One of our worst problems is child-labour. Due to poverty and neglectful attitude the problem of child labour appears. Child labour include domestic slavery, sex-trade, drug trafficking and the like.

 


 Like women children are the most vulnerable victims in any man-made conflicts as well as natural disasters.  Around 6 million of our children are victims of child-labour.  They are employed in hundreds of hard work: including agriculture, construction work, garments, garbage collection, domestic work, hotels, transportation, construction, cigarette making, electrical and welding work, various mills and factories, etc.  Programs dedicated to facilitate the growth of poor children require concerted efforts. The responsibility is not only parental, but also institutional and societal.


 Children need to have the following needs fulfilled so that they can have their full-fledged development and growth:


Bodily or physical, ii. Mental, iii. Intellectual, iv. Social, v. Cultural, vi. Spiritual.


Our government machinery need to ensure that socially excluded people are benefitted from public expenditures as much as any others. It should increase accountability to protect the basis rights of all people, adult or children.


For too many children, especially in the cities, homes are far from being “Sweet homes”!


Eighty per cent parents in the world today just beget their children, but only 20% prove to be good parents.  They cannot and do not celebrate their children.


If we are to establish a society with holistic child development thrust we need to create a society that will let our women and female children live with dignity, and their bodies, beauty and emotions must first of all belong to them.


No child decides to be born. It is the parents that decide their births. The greatest resource of any nation is its people. Nothing is more deplorable than the wastage of human persons. Stephen Covey said, “The role of parents is a unique one, a sacred stewardship in life. Is there really anything that would outweigh the importance of fulfilling that stewardship well?”


Former UN Secretary General Javier Perez de Cuelllar observed, “The way a society treats its children reflects not only its qualities of compassion and protective caring, but also its sense of justice, its commitment to the future and its urge to enhance the human condition for coming generations.” They need special attention and care for adequate growth and development from all stakeholders in the society. Like family the state must as well as religious institutions have it as their holy task to make sure that this is in place. That will ensure sustainable development for a better future for all people. For this the basic needs in to take children’s personality seriously, treat them as full human person with great potentiality.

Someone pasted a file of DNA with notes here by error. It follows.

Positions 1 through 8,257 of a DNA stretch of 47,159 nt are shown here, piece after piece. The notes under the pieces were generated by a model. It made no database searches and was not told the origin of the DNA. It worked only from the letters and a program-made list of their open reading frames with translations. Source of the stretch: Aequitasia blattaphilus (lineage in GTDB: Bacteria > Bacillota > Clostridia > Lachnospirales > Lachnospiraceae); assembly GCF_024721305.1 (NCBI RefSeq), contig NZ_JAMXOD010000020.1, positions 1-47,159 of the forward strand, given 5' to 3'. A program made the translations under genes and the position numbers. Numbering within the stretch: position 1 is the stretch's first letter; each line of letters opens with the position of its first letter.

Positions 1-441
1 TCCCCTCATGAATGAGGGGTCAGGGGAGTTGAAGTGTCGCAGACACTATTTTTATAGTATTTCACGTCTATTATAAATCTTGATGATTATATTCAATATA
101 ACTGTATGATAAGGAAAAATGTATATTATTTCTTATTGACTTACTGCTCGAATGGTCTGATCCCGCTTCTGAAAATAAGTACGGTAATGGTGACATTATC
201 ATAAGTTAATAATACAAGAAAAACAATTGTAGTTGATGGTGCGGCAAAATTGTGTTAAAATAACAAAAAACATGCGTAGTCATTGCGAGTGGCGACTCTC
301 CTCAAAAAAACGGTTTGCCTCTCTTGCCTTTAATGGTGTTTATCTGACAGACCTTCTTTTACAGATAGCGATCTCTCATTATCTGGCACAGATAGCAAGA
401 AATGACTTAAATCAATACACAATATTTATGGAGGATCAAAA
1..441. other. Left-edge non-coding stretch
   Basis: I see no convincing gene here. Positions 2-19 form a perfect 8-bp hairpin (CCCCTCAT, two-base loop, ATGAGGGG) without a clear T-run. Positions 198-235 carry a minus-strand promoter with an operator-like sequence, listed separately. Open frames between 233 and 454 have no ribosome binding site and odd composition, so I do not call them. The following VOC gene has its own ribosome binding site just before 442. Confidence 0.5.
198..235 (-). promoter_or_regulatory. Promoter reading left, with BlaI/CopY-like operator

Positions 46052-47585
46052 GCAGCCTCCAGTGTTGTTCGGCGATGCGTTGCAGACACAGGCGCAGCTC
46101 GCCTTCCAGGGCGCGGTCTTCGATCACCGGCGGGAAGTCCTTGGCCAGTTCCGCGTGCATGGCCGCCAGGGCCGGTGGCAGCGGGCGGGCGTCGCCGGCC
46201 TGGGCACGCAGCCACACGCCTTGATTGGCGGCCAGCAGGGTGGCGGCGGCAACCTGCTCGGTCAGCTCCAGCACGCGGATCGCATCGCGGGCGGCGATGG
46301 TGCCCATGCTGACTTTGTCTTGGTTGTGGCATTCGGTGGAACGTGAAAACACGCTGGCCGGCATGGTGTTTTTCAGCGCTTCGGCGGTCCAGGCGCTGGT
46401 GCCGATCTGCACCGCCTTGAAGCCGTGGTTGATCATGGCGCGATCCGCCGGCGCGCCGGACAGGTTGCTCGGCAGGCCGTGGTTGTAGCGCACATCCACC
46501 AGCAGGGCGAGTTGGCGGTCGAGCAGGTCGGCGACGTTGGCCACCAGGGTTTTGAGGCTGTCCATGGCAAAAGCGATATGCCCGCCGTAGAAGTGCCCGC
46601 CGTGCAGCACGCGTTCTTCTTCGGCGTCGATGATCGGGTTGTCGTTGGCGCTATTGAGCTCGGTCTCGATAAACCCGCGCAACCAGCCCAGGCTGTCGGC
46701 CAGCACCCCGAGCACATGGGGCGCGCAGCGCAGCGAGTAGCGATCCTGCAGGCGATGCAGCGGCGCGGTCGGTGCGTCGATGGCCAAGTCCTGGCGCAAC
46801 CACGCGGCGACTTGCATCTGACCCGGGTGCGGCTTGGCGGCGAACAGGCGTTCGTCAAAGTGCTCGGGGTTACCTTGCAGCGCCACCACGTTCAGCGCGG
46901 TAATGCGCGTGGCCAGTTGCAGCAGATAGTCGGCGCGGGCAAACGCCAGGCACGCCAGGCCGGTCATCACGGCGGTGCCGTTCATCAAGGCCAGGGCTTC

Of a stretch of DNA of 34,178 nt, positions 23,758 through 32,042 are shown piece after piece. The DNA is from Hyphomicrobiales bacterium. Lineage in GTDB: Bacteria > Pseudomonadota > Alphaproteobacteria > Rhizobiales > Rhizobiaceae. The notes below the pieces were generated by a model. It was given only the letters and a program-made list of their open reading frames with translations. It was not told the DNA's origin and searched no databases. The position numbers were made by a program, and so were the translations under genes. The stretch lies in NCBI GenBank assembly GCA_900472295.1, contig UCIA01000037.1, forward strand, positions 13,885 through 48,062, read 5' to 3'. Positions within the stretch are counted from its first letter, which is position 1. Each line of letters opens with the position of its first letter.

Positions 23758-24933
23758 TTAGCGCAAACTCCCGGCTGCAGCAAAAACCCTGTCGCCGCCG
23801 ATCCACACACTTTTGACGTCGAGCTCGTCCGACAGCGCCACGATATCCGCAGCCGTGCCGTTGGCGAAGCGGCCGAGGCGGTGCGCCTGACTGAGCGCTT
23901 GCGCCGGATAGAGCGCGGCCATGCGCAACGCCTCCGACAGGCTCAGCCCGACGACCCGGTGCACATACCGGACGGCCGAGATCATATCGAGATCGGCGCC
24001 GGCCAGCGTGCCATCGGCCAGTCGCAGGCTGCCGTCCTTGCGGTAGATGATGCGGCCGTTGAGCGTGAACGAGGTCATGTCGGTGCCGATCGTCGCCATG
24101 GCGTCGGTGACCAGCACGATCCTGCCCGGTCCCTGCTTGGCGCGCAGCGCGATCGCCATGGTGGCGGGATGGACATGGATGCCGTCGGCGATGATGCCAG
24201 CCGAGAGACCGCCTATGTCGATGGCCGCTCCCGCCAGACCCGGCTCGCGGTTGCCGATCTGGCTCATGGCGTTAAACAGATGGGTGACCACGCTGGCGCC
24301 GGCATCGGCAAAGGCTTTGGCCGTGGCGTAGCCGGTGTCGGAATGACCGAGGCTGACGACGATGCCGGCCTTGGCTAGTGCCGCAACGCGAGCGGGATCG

To many students school teachers and school examinations and tests are sources of horror. We need to reform our education system in many ways. One area is the multiple systems and standards of academic institutions at levels. There is also a great difference between academic standards, facilities and performance between rural and urban situations.


This results from the great disparity among the poor and the well-to-do people. Most people are poor as a result of oppression and exploitation by the powerful.


Regrettably, in actual practice and behaviour our country appears to be more capitalistic than socialistic. This does not good for the poor.

 

Equitable distribution of resources and opportunities is of paramount importance for paving the way for a just society. As a nation we have not been true to this principle in many areas of our national life.


Bangladesh has been good at signing many global Protocols. But we need to implement them. Holistic child development is inextricably related to child protection.


In a society where beating-to-death of children become public spectacles, gang-raping and subsequent killing of minor girls are common place incidents yesterday, today and tomorrow let all people of good will join hands and minds to fight all the dark and devilish forces that work against human development, which cannot and will not take place without the holistic development of our children. Without justice there cannot be a sustainable progress or any peace. Let all stakeholders honestly do whatever is possible to provide our children physical, social, intellectual, emotional and spiritual care protection and development for the eventual good of mankind. This ought to our vision of visions, and without a vision people perish.

 

The writer is a Christian Theology teacher and a Social worker